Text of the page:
It is not the first time that the CJEU has to assess the compliance with EU law of Belgian law and its tendency to absolutely prohibit certain commercial practices. In the Vanderborght case (decided last Thursday, 4 May; case C-339/15), it was the ban on advertising of dental practices that was at stake.
Mr Vanderborght offered and advertised his dental services in Belgium, the latter by installing "a sign consisting of three printed faces, stating his name, his designation as a dentist, the address of his website and the telephone number of his practice", as well as by advertising in local newspapers. On his website he provided information on various treatments he offered. A professional association of dentists (Verbond der Vlaamse Tandartsen) was concerned about his advertising practices as pursuant to Belgium law advertising relating to oral and dental care is prohibited, in order to protect public health and dignity of the profession of dentist. Mr Vanderborght claimed that such a general ban on advertising was contrary to EU law, among other things, to the provisions of the Unfair Commercial Practices Directive (2005/29/EC).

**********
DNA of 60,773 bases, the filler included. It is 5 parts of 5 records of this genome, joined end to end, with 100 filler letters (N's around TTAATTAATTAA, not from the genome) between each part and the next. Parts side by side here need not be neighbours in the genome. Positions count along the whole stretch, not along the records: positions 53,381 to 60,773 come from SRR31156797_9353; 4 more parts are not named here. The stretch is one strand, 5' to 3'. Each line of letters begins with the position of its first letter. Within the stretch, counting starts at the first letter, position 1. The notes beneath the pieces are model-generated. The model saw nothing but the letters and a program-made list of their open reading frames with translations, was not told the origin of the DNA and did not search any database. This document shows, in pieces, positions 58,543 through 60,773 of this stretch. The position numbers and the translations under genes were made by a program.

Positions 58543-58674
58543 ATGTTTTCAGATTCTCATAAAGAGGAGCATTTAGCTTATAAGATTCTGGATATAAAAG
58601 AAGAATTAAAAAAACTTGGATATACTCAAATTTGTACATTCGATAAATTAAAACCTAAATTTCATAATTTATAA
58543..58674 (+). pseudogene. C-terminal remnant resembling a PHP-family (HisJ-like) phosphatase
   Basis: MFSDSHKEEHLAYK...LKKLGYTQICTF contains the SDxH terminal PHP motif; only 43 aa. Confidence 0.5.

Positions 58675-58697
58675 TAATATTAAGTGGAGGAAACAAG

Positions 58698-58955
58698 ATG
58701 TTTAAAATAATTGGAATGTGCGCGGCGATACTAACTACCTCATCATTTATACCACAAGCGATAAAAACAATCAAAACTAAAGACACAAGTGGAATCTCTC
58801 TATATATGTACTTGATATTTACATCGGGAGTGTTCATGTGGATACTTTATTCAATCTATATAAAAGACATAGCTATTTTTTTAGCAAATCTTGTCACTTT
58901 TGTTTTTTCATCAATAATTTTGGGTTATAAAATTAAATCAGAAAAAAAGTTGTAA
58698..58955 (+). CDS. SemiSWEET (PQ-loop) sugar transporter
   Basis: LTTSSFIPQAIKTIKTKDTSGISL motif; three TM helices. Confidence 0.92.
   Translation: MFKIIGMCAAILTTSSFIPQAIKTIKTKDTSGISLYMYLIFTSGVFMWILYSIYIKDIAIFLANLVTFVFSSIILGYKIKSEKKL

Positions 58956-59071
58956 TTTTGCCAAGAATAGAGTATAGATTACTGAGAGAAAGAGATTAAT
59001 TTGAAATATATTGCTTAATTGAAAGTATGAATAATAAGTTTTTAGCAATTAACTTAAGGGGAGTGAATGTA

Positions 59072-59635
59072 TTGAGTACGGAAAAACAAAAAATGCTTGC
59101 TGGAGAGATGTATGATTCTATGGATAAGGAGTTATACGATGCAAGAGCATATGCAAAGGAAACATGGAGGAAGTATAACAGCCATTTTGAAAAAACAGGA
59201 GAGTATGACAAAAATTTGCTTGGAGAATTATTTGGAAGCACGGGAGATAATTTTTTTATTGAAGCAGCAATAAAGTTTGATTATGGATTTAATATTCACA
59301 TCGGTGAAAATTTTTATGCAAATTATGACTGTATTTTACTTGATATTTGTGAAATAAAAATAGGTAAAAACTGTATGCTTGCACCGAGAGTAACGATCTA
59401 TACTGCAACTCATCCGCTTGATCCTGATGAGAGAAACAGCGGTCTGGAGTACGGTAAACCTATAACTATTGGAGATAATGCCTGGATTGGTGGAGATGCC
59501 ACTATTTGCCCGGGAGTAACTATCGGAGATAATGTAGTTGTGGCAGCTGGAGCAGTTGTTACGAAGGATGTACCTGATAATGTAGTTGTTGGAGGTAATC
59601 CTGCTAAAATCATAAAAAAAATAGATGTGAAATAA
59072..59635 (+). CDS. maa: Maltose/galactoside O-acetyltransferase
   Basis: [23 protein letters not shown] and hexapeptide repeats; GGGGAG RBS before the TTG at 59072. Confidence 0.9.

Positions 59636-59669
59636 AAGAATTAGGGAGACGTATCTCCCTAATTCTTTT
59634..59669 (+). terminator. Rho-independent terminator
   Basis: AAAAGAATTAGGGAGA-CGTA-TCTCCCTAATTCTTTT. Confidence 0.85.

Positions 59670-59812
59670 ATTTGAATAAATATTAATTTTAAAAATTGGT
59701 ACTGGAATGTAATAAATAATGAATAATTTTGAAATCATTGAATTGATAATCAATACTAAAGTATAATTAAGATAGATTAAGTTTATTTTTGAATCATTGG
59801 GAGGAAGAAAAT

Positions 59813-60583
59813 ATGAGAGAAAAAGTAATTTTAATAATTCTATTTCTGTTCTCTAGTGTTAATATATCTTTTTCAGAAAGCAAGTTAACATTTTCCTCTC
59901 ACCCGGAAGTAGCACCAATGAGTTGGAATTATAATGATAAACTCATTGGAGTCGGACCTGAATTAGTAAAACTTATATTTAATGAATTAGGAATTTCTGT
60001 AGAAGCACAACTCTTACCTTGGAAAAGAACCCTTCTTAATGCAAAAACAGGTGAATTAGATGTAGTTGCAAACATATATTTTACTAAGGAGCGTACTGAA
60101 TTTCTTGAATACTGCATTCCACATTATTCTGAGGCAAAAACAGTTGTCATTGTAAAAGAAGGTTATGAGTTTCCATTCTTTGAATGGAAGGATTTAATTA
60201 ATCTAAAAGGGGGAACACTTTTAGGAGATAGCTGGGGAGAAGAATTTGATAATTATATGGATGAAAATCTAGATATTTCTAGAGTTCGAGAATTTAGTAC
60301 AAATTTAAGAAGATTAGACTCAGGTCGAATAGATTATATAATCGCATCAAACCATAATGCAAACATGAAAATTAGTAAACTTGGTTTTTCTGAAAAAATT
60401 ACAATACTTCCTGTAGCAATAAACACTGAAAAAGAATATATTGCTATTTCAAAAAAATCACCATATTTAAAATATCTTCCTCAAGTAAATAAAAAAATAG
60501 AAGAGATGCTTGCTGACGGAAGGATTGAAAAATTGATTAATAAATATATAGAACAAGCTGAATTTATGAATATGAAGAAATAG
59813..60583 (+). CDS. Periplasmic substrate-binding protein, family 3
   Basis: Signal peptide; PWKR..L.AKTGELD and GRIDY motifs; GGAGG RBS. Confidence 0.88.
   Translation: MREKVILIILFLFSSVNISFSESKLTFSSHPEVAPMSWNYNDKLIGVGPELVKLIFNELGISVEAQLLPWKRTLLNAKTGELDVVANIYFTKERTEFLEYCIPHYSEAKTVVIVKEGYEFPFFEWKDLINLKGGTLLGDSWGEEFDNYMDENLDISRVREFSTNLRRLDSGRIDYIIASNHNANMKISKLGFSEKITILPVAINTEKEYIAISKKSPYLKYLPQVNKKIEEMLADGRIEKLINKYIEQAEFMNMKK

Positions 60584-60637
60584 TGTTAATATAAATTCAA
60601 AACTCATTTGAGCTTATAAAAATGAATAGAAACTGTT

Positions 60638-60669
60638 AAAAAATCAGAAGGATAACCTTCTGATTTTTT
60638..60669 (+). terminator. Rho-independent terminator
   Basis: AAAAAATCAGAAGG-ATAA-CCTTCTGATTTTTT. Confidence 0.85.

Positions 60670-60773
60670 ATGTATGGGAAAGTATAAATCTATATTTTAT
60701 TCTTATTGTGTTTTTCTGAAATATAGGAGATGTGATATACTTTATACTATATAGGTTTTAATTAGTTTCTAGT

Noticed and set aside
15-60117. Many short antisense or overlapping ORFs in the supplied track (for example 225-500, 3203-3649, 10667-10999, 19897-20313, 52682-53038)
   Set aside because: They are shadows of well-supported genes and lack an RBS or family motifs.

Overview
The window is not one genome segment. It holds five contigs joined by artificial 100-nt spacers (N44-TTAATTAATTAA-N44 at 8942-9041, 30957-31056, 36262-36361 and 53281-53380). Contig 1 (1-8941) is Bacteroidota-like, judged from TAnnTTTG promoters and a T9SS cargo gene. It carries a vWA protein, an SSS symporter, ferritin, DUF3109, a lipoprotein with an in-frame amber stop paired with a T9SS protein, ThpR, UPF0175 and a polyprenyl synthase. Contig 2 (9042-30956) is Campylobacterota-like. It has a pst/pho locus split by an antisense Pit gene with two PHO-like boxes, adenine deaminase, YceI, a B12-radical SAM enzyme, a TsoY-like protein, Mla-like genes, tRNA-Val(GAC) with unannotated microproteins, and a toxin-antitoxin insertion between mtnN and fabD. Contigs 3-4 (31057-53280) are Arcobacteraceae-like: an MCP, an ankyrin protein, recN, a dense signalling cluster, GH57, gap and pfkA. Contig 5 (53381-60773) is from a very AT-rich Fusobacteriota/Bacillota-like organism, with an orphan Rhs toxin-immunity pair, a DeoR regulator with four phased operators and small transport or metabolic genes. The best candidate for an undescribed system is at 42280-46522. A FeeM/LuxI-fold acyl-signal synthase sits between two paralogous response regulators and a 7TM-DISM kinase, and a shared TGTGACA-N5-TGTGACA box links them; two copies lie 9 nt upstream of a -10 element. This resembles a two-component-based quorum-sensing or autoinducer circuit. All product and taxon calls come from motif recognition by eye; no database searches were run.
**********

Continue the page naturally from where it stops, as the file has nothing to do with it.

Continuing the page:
The CJEU points out that the UCPD allows the Member States to introduce other rules that aim at protecting health and safety of consumer products, as well as codes of conduct related to upholding "high standards of integrity on the part of the professional" (para. 26-27). Therefore, EU consumer law will not stand in the way of imposing a general ban on advertising regulated services, which ban is motivated by concern for public health and safety of products. However, such a general ban on advertising may infringe the freedom of movement of services - art. 56TFEU and provisions of the E-Commerce Directive (2000/31/EC), considering also advertising via websites falls within the scope of this ban.